All three groups play in at least three major performances a year. The advanced orchestra, which performed at the Kidz-Artz festival in Balboa Park in October, has been invited to performat the annual California Music Teacher's conference in Pasadena next April.

Open auditions for the orchestra are held in September. Mid-year auditions are held in February. To be a member of the orchestra, students have to satisfy two requirements, Gilson said. First, they should be taking private music lessons and second, they should participate in their school's music program if it has one.

In fact, the close interaction and mutual sharing of information between the orchestra and the music teachers in the schools is a cornerstone of the program. "We work very hard in building rapport with the music teachers in the schools," explained Reiner, conductor of the intermediate orchestra and a teacher in Poway. "We want to support each other. We want the students to get the extra exposure of the orchestra and also maintain the music programs in the schools."

The orchestra rehearses every Saturday morning, September through June. "It is not a casual involvement," said Gilson. Working from the theory that the student should only compete with him or herself, the conductors stress teamwork. "We try to articulate the policy that everyone is a winner," he added.

According to Mansour, conductor of the beginner's group, the orchestra experience also develops the students' ability to focus attention and schedule time.

Emily Balderrama, a budding 10-year old violinist in the beginner's group, has learned to balance her school work, music and other extra curricular activities. "I play softball, and I have homework and the orchestra. I fit it all in, and it is real nice. I make time for everything," she said.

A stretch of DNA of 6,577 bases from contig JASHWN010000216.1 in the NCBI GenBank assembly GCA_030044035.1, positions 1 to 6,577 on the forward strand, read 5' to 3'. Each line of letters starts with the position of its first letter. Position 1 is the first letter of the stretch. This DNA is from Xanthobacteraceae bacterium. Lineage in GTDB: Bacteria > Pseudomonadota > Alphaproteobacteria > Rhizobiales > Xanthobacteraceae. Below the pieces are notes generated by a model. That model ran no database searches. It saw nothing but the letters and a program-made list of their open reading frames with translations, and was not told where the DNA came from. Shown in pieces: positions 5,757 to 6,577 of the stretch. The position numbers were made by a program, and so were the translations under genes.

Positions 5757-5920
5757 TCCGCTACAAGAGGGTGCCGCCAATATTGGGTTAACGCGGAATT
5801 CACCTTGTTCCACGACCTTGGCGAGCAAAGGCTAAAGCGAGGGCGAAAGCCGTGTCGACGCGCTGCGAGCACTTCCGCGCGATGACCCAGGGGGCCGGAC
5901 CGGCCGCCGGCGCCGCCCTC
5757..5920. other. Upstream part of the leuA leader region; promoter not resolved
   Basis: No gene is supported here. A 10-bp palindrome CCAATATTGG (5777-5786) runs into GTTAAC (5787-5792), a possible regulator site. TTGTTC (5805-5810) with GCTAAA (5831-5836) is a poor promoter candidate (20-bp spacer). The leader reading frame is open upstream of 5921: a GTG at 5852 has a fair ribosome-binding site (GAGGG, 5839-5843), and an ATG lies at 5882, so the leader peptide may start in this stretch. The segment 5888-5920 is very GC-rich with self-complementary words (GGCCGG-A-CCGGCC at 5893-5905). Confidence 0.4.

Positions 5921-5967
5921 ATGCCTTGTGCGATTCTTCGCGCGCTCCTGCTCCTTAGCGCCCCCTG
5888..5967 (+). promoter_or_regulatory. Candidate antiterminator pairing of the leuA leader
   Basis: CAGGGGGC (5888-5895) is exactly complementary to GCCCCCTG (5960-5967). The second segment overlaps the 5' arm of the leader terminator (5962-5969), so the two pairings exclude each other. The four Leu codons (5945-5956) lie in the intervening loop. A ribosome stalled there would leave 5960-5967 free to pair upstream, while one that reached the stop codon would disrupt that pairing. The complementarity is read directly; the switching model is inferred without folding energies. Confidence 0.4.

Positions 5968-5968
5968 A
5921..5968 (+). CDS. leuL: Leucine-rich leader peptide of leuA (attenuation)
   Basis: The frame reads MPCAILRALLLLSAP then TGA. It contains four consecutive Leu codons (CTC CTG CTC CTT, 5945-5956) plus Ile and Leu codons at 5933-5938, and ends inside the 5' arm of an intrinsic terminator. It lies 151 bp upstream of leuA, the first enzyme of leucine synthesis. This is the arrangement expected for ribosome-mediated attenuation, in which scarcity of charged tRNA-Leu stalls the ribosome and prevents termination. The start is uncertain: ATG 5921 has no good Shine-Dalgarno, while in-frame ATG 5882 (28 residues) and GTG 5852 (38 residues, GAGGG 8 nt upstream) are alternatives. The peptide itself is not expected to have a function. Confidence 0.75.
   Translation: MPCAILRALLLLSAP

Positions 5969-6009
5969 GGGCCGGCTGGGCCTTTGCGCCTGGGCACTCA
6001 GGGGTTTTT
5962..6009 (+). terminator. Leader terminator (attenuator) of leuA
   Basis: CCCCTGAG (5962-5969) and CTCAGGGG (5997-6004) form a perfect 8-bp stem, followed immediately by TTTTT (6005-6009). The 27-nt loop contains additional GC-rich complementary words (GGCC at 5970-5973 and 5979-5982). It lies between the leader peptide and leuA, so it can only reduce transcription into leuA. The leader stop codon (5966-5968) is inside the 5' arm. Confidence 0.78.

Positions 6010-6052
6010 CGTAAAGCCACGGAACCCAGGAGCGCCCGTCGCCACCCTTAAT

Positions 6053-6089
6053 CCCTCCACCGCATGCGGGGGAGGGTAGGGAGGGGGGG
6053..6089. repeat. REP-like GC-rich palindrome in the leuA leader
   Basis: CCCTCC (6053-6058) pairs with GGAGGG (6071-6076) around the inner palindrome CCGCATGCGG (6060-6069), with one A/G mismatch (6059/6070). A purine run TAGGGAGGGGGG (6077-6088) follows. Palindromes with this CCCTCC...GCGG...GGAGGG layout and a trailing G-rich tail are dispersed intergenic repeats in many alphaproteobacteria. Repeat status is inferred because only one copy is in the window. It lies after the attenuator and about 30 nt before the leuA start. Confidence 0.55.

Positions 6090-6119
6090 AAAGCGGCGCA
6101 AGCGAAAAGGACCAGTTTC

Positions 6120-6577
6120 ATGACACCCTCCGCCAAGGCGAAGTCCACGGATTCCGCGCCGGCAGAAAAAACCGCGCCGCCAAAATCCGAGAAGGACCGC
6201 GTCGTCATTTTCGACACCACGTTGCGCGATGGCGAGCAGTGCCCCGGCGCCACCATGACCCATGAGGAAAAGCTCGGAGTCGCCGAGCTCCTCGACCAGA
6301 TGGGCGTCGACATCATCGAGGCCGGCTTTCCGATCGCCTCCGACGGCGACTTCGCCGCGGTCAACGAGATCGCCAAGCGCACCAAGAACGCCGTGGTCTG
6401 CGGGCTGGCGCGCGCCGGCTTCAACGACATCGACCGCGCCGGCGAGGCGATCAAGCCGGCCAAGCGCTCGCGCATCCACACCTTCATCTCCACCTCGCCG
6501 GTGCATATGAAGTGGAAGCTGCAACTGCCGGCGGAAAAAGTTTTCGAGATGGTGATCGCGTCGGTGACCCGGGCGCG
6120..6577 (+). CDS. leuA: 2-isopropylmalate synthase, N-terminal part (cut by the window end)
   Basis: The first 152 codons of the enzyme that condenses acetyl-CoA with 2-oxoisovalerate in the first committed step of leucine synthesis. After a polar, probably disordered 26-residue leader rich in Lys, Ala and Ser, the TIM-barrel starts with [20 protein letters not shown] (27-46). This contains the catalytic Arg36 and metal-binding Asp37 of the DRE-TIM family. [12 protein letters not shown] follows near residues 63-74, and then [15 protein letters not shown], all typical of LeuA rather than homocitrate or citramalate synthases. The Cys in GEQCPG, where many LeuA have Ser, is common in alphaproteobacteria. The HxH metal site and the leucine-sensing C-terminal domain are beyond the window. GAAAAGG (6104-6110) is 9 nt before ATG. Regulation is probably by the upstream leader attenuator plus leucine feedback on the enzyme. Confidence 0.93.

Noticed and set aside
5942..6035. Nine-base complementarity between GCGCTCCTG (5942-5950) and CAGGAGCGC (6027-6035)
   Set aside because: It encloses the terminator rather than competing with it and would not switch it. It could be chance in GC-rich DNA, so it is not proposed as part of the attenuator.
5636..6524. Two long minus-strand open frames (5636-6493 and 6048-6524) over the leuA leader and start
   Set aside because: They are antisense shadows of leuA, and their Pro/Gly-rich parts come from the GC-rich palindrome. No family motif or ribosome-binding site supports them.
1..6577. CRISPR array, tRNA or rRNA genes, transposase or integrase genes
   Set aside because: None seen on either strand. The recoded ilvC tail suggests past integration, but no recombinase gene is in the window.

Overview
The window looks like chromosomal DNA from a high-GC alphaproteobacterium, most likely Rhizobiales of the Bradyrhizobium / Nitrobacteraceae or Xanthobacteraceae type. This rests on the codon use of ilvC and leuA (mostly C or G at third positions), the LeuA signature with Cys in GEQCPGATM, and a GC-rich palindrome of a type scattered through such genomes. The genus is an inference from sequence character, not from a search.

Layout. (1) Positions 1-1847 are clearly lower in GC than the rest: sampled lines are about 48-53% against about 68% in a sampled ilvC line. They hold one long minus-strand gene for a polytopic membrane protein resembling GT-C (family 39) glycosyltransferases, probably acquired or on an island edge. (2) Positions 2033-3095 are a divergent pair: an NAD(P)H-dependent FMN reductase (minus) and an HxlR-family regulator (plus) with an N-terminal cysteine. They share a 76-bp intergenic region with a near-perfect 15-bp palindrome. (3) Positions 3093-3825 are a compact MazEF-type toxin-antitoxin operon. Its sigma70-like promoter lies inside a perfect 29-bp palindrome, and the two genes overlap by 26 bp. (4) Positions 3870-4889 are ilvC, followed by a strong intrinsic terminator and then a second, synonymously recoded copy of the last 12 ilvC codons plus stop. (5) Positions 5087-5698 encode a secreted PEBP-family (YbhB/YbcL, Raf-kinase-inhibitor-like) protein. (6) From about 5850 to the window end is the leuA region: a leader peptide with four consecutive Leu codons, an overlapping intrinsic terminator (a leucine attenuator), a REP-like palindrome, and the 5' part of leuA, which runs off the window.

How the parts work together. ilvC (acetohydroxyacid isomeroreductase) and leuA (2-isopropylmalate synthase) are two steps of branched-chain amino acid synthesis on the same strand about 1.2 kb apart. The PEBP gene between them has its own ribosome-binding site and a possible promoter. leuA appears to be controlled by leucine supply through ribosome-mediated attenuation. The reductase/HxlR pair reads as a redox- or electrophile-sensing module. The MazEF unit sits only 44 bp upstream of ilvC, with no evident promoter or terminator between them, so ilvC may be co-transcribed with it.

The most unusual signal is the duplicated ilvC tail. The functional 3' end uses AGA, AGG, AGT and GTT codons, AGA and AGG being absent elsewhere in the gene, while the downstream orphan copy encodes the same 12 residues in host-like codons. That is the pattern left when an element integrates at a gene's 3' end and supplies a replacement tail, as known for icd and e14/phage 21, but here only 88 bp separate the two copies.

Students pay a $75 per semester tuition fee to participate in the orchestra. Additional funding comes from COMBO, and other private foundations, businesses and individual contributions.

Advanced orchestra students receive one unit of college credit per semester from Palomar College.

Parent volunteers have formed a strong support system for the orchestra, contributing in almost all areas of its operations including registrations, mailings, arranging receptions, preparing newsletters and spreadsheets.

"We feel the program is so valuable and costs so little, we almost feel guilty if we don't give something back," said Edith Ratliff, a parent volunteer. "The education that they get from this musical staff is amazing. And it keeps them off the streets on Saturday mornings."

The orchestra is looking ahead to expanding its horizons in music education. One of the goals is to award scholarships to at least two or three students to continue their education at advanced programs, Gilson said. Another long-term goal is to help area school districts that don't have music programs to establish them.

For additional information about the North County Civic Youth Orchestra, contact Robert Gilson at Palomar College, 744-1150, Ext. 2319.